In addition to black market woes, marijuana entrepreneurs in California are frustrated at the slow pace of local permitting processes for dispensaries.

California voters approved the legalization of recreational marijuana by passing Proposition 64 in 2016.

Joel B. Pollak is Senior Editor-at-Large at Breitbart News. He is a winner of the 2018 Robert Novak Journalism Alumni Fellowship. He is also the co-author of How Trump Won: The Inside Story of a Revolution, which is available from Regnery. Follow him on Twitter at @joelpollak.

This article was originally published by Breitbart.com/California

Will tax breaks and banks help California’s struggling marijuana industry?


marijuanaUnfriendly banks, high taxes and black-market competitors are some of the obstacles that licensed cannabis companies say hold them back as they try to cultivate a new industry in California.

Some California lawmakers want to give them a hand, and they’re considering a set of bills that would in ways great and small fine tune the law governing recreational marijuana.

“We’re all in this for the long haul,” Assemblyman Rob Bonta, D-Alameda, said at a press conference Monday. “It’s incumbent on us to continue to monitor what’s happening and course correct if necessary.”

Some of the bills aim to give cannabis businesses the same opportunities as others — such as access to state tax deductions or the ability to bank — while others look to provide relief to legitimate businesses locked in a losing battle with the black market. …

Click here to read the full article from the Sacramento Bee

California Cannabis Delivery in Headed Toward Legal Battle


Marijuana StoreIn 2016, many California police chiefs and sheriffs opposed to legalized recreational marijuana use were placated by a provision in Proposition 64 that said local governments would have the right to block recreational sales.

The Ballotpedia overview of Proposition 64 reflected the conventional wisdom at the time it passed: “Local governments were also allowed to completely ban the sale of marijuana from their jurisdictions.” The text of the ballot measure stated: “Allows local regulation and taxation of marijuana.”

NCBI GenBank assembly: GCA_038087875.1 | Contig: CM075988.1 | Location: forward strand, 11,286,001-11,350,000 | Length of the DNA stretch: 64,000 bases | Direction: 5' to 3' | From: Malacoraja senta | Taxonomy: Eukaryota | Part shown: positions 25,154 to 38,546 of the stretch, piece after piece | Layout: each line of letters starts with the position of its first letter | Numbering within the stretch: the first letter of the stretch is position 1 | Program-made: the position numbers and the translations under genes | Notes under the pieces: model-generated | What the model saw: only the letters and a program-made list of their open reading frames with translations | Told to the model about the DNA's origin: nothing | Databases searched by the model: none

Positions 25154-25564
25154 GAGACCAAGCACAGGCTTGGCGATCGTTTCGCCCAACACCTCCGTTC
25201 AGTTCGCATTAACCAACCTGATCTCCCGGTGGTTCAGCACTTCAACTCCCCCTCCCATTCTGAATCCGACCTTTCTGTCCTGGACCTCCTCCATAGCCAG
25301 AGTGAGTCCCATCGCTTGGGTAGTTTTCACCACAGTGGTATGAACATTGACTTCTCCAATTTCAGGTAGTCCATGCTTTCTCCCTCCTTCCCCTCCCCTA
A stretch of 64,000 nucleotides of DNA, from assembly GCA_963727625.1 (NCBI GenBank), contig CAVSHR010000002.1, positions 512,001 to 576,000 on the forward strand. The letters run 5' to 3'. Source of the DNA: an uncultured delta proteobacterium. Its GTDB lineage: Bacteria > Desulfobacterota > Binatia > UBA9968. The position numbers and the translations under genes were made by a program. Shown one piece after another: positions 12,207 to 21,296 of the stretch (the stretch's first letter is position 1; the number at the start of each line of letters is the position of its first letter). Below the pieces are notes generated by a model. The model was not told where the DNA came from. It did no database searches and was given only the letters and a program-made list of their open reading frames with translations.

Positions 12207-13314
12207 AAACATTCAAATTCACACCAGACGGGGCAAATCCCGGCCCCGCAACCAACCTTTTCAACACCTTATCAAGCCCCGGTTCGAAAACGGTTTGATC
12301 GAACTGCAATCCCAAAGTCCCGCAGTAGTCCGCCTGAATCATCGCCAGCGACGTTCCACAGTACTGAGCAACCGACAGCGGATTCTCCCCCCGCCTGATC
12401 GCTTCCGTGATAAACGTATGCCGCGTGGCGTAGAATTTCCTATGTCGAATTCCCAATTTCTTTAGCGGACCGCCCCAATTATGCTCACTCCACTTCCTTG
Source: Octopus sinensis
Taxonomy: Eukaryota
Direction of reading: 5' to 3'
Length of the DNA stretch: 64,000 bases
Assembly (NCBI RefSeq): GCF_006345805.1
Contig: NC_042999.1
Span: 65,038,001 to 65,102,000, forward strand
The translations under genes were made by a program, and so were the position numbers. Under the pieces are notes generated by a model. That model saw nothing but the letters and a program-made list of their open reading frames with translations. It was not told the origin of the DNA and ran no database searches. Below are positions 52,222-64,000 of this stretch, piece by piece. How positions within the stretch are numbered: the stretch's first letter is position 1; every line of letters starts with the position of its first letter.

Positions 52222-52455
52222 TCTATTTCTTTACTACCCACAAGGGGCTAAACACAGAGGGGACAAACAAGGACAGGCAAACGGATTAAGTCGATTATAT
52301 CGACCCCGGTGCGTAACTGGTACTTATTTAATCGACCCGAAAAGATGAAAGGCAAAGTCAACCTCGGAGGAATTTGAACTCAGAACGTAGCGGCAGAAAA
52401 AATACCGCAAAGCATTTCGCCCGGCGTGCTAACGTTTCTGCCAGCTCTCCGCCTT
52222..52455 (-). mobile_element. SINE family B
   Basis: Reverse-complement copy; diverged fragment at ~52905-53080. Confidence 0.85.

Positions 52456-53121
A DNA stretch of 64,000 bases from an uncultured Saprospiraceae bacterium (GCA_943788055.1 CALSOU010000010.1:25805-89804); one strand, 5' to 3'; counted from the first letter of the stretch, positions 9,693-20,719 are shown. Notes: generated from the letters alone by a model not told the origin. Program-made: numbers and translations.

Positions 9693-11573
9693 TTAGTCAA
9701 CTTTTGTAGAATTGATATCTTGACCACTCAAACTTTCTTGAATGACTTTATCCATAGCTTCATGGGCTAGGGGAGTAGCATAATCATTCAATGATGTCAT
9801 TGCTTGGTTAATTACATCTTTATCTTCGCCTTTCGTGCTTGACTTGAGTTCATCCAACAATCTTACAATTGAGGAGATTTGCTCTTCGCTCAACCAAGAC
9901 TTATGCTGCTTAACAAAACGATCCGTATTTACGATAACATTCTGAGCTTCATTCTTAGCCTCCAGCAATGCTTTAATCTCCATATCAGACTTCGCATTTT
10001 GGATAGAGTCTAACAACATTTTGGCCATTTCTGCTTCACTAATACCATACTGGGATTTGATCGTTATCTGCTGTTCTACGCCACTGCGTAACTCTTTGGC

And as CalWatchdog has reported, 80 percent of local governments have declined to authorize the opening of local pot stores.

But last week, the state Office of Administrative Law approved rules crafted by the state Bureau of Cannabis Control that say marijuana sales by delivery services can operate in any community – even if local governments object.

This led to an immediate backlash – and strong hints that the rules will lead to a court fight.

“This decision puts the public safety needs of communities across the state at risk,” Carolyn Coleman, executive director of the League of California Cities, said in a statement.

“We are deeply concerned with the adoption of the new cannabis regulations, which allow for the delivery of cannabis anywhere in the state. We are already having trouble enforcing a new and complex industry, and this allowance will only make enforcement even more difficult,” California Police Chiefs Association President David Swing told the Sacramento Bee.

Marijuana industry officials disputed the idea that the deliver-anywhere ruling went against the spirit of Proposition 64 or its language. They said the ruling reflected the will of Californians, who approved the measure 57 percent to 43 percent – a 2 million vote cushion.

But even some supporters of Proposition 64 appeared unsure if the cannabis bureau’s ruling squared with what the ballot measure said. Assemblyman Ron Bonta, D-Oakland, told the Associated Press that he thought only medicinal marijuana deliveries should be allowed. Bonta thinks clarifying new legislation may be in order.

Even with such legislation, lawsuits over the state regulations appear inevitable. California has decades of history of courts being asked to interpret poorly or vaguely written ballot measures approved by voters.

City attorney says Sonoma should defy state

The city of Sonoma could also be a flash point for local defiance of the state. After the cannabis bureau concluded that there should be no limits on recreational marijuana deliveries, the Sonoma Index-Tribune reported last month that Sonoma City Attorney Jeff Walter recommended to City Council members that they maintain their ban on recreational pot deliveries.

Walter criticized the rules as being “very vague” and said he did not consider them a legally binding “statute.”